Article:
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Part of the G-8/G-20 Summit talks revolved around a new standard for timekeeping, to bring us closer in line with new standards already adopted in Europe and Asia. By October, 2012, North America will have to adopt METRIC time standards and discontinue the old english system. That's right, soon we will have 10 hours in a day, 100 minutes in an hour, and so on and so forth. What this means for us woodworkers is that we can tool up for a new clock face design, with one- o'clock thru 10- o'clock on the dial. This is going to be the hottest new woodworking product, which for now the conversion is being kept secret in anticipation of HUGE public resistance. All twelve-hour faces manufactured in the last 400 years will be obsolete. This is only phase one; a metric calendar with 10 months/year (and 10 days/week) is also in the works…There will be severe penalties under the law for violators, and anyone displaying the old 24-hour timepieces will be subject to criminal prosecution. I'm bringing this up only as a heads-up for woodworkers like myself looking for new product lines….those metric battery-operated crystal quartz clock guts are already available through the usual outlets…who again will be subject to heavy fines if they are caught selling the old-style mechanisms.
 

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I know this is all met to be a joke and I appreciate that. However, I would like to make a comment on the metric system versus the imperial system.

Whenever I need to convert something from imperial to metric I need to do a calculation or reference a table or chart. It does not come naturally to me. I think this is true of most Americans.

I've traveled quite a bit in countries that use the metric system (that would be all of them except the US) and I have observed contributions on this board from people from other countries. I am continually impressed by people who can convert from metric to imperial so quickly and easily.

Last night I was watching the Late Show with David Letterman. He talked with a tall person in the audience who was visiting the US from Australia. David Letterman asked him how tall he was and he immediately said, without hesitation, "6 feet 5 inches". If I were in a metric country and someone asked me how tall I was I could not give my height in metric terms.

This is another example of how people from other countries know us and our language and our conventions better than we know theirs.
 

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Discussion Starter · #5 ·
Thanks, Rich!
whatever system we use, it's the one we're most comfortable with. It's only the conversions that are difficult. If elementary schools focused more on the USE of the metric system, and avoided confusing our young minds with those complicated conversion formulas, we would have taken to it like water. I like using gauges, scales, rulers that are marked in both units of measure. That way, when the weather forecaster predicts -02 C degrees in the morning, I can open the fridge and see that -02 Celsius is 29 degrees Fahrenheit on the thermometer. Ta-da… no nasty calculation involved. And.. get a beer while I'm at it.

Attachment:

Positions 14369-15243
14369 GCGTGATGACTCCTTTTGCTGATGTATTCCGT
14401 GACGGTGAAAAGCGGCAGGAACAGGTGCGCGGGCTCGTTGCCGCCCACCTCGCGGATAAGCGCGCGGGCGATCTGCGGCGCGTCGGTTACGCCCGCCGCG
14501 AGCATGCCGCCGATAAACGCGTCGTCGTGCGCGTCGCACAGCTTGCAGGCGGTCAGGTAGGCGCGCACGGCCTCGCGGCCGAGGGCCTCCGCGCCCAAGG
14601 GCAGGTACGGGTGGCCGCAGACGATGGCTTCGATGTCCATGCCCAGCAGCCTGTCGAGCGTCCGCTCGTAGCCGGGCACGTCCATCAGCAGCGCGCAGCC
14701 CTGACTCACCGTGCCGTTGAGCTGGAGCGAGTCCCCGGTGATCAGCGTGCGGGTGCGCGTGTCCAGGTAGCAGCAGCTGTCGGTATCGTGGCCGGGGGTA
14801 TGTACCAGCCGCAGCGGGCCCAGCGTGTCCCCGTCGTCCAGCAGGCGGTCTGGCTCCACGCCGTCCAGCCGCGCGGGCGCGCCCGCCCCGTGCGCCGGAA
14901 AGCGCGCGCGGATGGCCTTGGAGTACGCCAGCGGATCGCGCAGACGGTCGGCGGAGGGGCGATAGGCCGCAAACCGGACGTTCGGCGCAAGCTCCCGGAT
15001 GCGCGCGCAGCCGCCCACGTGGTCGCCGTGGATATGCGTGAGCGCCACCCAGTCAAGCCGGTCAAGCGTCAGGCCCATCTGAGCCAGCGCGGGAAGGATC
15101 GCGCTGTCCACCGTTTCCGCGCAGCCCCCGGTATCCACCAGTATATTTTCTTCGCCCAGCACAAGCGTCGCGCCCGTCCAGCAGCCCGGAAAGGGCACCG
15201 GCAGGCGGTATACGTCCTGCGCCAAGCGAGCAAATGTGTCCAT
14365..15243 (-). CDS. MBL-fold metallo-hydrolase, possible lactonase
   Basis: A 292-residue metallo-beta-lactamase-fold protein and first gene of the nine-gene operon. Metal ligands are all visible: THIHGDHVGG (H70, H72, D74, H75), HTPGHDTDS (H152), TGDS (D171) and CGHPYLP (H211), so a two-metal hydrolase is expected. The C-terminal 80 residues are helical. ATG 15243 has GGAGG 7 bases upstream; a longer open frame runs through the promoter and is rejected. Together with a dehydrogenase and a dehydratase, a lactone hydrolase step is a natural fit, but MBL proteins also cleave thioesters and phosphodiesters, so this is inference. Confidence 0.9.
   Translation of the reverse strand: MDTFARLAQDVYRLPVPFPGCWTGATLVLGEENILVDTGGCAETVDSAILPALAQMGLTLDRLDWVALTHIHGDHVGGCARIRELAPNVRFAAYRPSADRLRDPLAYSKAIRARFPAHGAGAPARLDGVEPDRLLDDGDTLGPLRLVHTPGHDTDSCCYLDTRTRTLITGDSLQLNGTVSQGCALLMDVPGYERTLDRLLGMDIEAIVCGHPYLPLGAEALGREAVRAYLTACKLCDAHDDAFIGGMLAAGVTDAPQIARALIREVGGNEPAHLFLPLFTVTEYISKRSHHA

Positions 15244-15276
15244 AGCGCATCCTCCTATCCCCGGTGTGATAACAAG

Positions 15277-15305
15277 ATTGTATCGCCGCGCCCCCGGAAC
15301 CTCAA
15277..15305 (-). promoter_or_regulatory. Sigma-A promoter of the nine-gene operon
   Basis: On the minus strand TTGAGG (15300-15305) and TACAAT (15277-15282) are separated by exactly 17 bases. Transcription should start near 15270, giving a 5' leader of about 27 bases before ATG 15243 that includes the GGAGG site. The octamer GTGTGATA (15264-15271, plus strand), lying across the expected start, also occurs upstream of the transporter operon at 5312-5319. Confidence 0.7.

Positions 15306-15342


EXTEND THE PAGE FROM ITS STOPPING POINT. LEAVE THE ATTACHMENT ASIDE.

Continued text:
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I have to admit that after growing up around both of them, I don't convert so much as just have them both memorised and they make equal sense to me. If I have to convert something weird, it takes a little bit of effort. I think this is the case for many people who convert on a regular basis.
 

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This is total BS of course and I don't mean band saw. Good for a laugh anyway. I do like the metric system a lot though as it's easier. I can understand though why it is a problem in England and the States. All those tools and fasteners for just one little example.
 

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If I could start my life over and decide which measurement system I wanted to use, it would be metric. I've traveled enough that I know centigrade temperature measurements well (set the room temperature at 21 in your hotel room) but I struggle with lengths, volumes, and weight.

Also - In the US we measure car/gas efficiency in miles per gallon and high is good. In other countries they measure liters per kilometer and low is good. Gets very confusing.
 

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Its all in which you grew up with. Look at kids today that can't tell time without a digital watch, to them 11:45 is 15 minutes to, for me its quarter till 12. While for me Imperial measurements have flair and metric seems flat or generic. I will have to admit though there are those times when both measurements come into play in my life that you just have to deal with it.
 

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The real problem is that faced with metric we try to convert rather than just working with metric. Sure we have to learn new names but then its just multiables often just like money AND no fractions ever.
 
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